These days all the people live according to the principle “each for himself,” society is fragmented, the elites are mostly contemptuous of the masses, and the masses of people are contemptuous of the elites. After a hundred of years of Russian history neither the people nor the elites have anything to be respected for. The only thing that one can be truly proud of was the Great Patriotic War, but its uniting potential has been dwindling with years. Society will be unable to respect itself and its country as long as it continues to hide from itself the terrible sin – 70 years of totalitarianism, when the people made the revolution and brought to power and supported an anti-human, barbaric regime. They allowed its existence and were involved in self-genocide – the systemic periodic elimination of their very best, strongest and free-minded representatives; the destruction of traditional morals; the demolition of churches and cultural monuments; and the ruin of culture itself.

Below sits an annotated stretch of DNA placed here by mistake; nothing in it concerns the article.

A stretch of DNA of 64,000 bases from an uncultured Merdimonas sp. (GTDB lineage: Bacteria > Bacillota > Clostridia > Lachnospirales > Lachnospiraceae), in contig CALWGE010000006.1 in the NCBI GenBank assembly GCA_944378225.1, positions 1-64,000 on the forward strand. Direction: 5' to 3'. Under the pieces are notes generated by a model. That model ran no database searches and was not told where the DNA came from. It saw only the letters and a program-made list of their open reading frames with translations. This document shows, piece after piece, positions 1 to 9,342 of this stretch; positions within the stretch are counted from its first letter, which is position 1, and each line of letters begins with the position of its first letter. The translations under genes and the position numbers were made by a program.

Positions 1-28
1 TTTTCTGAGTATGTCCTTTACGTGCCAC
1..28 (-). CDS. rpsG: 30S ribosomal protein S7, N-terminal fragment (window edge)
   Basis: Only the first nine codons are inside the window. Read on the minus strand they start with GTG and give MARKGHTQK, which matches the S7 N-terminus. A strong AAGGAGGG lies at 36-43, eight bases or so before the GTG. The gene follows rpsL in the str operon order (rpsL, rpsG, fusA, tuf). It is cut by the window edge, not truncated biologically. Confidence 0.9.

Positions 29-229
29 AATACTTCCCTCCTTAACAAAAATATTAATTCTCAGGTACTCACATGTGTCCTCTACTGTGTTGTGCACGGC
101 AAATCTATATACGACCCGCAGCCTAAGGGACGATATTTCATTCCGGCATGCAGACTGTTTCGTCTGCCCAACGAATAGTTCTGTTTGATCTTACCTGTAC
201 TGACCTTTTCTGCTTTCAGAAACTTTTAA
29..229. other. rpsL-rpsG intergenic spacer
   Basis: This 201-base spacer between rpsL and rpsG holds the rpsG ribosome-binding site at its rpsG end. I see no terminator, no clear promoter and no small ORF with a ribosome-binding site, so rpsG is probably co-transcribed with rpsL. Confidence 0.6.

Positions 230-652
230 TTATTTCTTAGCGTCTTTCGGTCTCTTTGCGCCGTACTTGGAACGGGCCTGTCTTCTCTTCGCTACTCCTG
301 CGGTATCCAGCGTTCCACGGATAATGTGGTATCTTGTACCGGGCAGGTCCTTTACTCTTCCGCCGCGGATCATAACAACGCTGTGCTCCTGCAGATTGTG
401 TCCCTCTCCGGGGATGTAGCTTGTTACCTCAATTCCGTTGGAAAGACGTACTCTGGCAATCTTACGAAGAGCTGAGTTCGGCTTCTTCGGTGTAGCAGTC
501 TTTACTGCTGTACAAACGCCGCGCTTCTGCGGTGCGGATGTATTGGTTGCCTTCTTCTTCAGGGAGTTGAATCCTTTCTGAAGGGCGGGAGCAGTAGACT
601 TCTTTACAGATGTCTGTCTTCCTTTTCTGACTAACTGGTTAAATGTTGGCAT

Self-genocide began with the Civil War through the destruction and expulsion of the intellectuals and the clergy – the bearers of traditional culture and morals; the bourgeoisie – the strongest and most competitive part of society; and the nobility – the most educated and patriotic part of it, the custodians of national identity and pride. Artificial famines – “golodomor” and collectivization then ensued, which were meant to destroy the best of the peasantry and which cost the greatest number of victims. They were followed by repression against the new intelligencia and the military. Whatever happened, it was usually the best representatives of the nation that were hit the hardest.